Dream Theories - Aristotle
From this it is manifest that the stimulatory movements based upon sensory impressions, whether the latter are derived from external objects or from causes within the body, present themselves not only when persons are awake, but also then, when this affection which is called sleep has come upon them, with even greater impressiveness. For by day, while the senses and the intellect are working together, they (i.e. such movements) are extruded from consciousness or obscured, just as a smaller is beside a larger fire, or as small beside great pains or pleasures, though, as soon as the latter have ceased, even those which are trifling emerge into notice.
But by night [i.e. in sleep] owing to the inaction of the particular senses, and their powerlessness to realize themselves, which arises from the reflux of the hot from the exterior parts to the interior, they [i.e. the above 'movements'] are borne in to the head quarters of sense-perception, and there display themselves as the disturbance (of waking life) subsides. We must suppose that, like the little eddies which are being ever formed in rivers, so the sensory movements are each a continuous process, often remaining like what they were when first started, but often, too, broken into other forms by collisions with obstacles.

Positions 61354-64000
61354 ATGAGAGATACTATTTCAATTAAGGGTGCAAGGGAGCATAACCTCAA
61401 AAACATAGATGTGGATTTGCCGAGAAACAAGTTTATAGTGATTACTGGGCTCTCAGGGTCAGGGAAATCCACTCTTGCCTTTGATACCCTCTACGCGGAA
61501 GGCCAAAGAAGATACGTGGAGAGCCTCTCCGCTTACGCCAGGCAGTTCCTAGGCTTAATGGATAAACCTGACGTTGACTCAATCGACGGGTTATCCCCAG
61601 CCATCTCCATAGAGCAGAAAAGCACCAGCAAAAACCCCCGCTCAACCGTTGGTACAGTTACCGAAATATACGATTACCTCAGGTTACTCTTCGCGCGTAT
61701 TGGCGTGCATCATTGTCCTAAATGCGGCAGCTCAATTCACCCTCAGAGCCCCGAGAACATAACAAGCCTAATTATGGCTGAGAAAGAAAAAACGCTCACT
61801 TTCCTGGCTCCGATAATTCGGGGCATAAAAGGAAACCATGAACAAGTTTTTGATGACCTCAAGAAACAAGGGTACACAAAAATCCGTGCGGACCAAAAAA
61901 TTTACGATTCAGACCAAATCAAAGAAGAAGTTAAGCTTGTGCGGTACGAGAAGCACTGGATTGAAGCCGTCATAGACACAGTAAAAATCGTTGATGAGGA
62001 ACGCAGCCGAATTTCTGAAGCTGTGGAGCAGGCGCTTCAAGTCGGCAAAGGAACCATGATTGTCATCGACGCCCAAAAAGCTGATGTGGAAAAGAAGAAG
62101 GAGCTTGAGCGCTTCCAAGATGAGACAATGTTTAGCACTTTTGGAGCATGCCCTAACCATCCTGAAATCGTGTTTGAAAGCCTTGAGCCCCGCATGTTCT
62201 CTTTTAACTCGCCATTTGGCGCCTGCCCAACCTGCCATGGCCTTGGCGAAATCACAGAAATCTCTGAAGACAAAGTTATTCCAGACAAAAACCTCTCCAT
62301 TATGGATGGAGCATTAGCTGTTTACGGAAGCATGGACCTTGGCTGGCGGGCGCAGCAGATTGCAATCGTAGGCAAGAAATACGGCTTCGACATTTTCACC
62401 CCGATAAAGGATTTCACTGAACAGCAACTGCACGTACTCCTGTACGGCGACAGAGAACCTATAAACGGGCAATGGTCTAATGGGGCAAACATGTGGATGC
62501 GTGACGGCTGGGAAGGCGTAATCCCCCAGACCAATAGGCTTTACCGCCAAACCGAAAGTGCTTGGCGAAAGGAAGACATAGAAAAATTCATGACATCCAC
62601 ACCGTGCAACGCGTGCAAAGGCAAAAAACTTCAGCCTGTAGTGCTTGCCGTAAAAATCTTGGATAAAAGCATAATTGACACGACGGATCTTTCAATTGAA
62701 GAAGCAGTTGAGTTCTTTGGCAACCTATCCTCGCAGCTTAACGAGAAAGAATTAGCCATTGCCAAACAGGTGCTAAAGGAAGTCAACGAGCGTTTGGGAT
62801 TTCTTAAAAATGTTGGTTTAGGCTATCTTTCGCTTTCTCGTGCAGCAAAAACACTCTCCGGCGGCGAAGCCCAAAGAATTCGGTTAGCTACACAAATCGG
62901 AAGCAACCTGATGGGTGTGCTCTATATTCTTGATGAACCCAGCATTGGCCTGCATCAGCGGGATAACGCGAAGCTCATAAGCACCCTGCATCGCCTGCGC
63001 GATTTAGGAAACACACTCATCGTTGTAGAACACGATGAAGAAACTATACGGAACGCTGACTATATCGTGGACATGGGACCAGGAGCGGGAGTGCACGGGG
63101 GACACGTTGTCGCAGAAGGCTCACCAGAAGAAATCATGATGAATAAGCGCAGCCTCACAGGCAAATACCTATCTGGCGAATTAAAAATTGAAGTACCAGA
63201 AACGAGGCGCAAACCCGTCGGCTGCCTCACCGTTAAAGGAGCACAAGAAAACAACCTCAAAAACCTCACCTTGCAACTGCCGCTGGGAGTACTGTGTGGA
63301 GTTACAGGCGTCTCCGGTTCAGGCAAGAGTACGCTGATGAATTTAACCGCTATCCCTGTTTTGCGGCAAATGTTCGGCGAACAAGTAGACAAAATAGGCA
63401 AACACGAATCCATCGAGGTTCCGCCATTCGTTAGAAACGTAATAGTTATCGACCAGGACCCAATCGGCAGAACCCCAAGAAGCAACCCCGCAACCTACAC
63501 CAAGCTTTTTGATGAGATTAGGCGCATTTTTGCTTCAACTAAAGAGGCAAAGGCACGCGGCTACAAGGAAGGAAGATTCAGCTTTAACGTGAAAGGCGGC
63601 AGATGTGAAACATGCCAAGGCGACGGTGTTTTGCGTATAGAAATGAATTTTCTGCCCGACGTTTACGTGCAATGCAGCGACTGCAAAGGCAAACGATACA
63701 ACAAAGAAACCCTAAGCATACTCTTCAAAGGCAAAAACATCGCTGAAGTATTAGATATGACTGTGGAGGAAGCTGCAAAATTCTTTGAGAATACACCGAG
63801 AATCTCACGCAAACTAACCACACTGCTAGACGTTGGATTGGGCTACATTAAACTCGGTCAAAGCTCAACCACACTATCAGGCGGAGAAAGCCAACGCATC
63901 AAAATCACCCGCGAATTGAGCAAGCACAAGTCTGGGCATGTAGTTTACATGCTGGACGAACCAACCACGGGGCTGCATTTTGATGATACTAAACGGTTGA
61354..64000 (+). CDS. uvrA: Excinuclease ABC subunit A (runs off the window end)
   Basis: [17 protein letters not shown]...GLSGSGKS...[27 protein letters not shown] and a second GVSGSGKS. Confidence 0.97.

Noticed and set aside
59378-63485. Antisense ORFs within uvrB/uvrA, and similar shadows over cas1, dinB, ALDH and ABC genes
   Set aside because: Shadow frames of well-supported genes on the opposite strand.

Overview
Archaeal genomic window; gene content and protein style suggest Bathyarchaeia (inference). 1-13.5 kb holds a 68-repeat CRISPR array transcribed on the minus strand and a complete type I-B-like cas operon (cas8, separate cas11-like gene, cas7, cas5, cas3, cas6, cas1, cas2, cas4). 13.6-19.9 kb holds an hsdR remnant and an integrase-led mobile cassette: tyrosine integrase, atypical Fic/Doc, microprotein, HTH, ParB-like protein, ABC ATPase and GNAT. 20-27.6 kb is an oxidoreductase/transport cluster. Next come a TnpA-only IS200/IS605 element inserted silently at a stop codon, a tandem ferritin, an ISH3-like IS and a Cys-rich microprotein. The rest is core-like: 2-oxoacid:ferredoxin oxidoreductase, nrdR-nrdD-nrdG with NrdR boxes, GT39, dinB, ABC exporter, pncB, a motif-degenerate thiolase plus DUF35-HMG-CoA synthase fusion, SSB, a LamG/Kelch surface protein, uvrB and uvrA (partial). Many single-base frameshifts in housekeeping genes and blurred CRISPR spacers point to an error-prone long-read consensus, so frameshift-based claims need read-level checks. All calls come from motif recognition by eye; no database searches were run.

This [last mentioned point], moreover, gives the reason why no interpret dreams occur in sleep immediately after meals, or to sleepers who are extremely young, e.g. to infants. The internal movement in such cases is excessive, owing to the heat generated from the food. Hence, just as in a liquid, if one vehemently disturbs it, sometimes no reflected image appears, while at other times one appears, indeed, but utterly distorted, so as to seem quite unlike its original; while, when once the motion has ceased, the reflected images are clear and plain; in the same manner during sleep the phantasms, or residuary movements, which are based upon the sensory impressions, become sometimes quite obliterated by the above described motion when too violent; while at other times the sights are indeed seen, but confused and weird, and the interpret dreams [which then appear] are unhealthy, like those of persons who are atrabilious, or feverish, or intoxicated with wine.
Interpret dreams aristotle part 1 part 2 part 3 part 4 part 5 part 6 part 7 part 8 part 9 part 10 part 11 part 12
On dreams by aristotle, 350 bc.
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